Hinduism and Business
Hinduism, on its own, has no origin but has unfolded and developed through stages and is based largely on the Vedic scriptures. To reiterate, the Vedas, which are the primary scriptures this ˜-ism’ is based on, derive from the Sanskrit root ˜Vid’ meaning knowledge.
There are four Vedas: Rig Veda, Yajur Veda, Sam Veda and Atharva veda. Simply put, these books of knowledge later inspired many commentaries and analyses, all of which may be found in various combinations in the Upanishads, vedantas, etc that came down the line. Contention is that thousands of years of contemplation by highly learned Rishis distilled to form these works that are considered universal in nature, as they don’t talk of a specific form of God.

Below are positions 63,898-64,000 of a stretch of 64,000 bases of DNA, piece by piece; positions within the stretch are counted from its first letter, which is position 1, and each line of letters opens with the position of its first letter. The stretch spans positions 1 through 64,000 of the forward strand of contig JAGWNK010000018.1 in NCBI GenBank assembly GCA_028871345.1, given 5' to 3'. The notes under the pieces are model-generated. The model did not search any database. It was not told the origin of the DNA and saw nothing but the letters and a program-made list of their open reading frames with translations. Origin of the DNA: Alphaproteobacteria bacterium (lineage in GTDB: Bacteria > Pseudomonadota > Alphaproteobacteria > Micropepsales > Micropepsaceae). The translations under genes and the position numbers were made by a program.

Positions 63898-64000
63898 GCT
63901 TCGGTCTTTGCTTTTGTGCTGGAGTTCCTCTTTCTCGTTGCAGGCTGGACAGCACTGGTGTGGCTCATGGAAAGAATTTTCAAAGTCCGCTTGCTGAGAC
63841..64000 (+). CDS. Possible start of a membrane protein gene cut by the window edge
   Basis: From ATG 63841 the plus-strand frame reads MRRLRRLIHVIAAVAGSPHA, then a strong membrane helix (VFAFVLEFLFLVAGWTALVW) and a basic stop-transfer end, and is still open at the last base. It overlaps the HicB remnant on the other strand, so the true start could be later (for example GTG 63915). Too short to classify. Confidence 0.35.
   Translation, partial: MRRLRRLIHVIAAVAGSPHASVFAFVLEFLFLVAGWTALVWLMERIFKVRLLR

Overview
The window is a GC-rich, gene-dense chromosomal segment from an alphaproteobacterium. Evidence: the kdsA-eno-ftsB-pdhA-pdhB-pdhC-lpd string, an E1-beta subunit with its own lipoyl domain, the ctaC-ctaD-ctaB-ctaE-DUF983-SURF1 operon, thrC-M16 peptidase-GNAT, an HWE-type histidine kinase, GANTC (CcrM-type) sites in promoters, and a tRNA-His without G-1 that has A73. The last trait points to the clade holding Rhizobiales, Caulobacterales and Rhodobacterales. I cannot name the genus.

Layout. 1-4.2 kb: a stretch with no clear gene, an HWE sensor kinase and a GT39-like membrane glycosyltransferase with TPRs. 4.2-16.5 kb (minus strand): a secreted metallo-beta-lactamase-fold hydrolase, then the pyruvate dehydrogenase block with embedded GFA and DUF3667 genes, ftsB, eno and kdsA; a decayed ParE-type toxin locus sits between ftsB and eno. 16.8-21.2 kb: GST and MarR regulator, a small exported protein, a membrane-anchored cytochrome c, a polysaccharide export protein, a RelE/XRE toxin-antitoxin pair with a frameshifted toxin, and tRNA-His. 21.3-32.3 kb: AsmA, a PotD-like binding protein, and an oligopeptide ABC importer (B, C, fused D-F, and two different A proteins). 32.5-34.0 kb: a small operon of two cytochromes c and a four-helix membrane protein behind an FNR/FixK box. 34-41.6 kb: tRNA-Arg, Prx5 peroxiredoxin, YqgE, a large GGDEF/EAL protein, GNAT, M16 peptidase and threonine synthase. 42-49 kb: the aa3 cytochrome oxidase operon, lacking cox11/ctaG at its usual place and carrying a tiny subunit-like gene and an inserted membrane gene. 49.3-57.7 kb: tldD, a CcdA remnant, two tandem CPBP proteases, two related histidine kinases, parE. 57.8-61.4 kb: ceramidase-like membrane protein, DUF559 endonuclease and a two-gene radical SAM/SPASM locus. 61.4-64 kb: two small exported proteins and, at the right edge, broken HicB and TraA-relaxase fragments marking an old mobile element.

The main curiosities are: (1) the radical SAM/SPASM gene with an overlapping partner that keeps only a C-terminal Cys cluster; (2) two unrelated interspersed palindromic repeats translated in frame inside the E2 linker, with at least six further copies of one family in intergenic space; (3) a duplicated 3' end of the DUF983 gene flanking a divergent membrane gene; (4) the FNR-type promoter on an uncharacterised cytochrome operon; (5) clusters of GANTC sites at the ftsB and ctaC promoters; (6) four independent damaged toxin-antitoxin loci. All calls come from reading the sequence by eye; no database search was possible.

Purely from an intellectual point of view, the knowledge in these books is aimed at helping foster unity between mankind and nature, so that a general atmosphere of love, peace and progress may prevail – a common refrain of almost all world religions.
Therefore, I personally make a case for the larger role that Hinduism has to play in this era of globalization as I mention in my earlier post that the Vedas are considered by a majority of scholars to be universal in nature, not alluding to any particular faith or God. The use of an ˜-ism’ could appear an irony.
Given below is a fairly well-known part of one of the several hymns in the Yajur Veda that stands for the universal nature of the concept of the Almighty:
O creator of the universe, bearer of all wealth, giver of all happiness; please take away from me all that is bad, immoral and cause of sorrow; give me all virtues, attitudes and things which are good.
With a good society and good governance as its aim, Yajur Veda lays down the responsibilities of the king/leader of the community organization thus: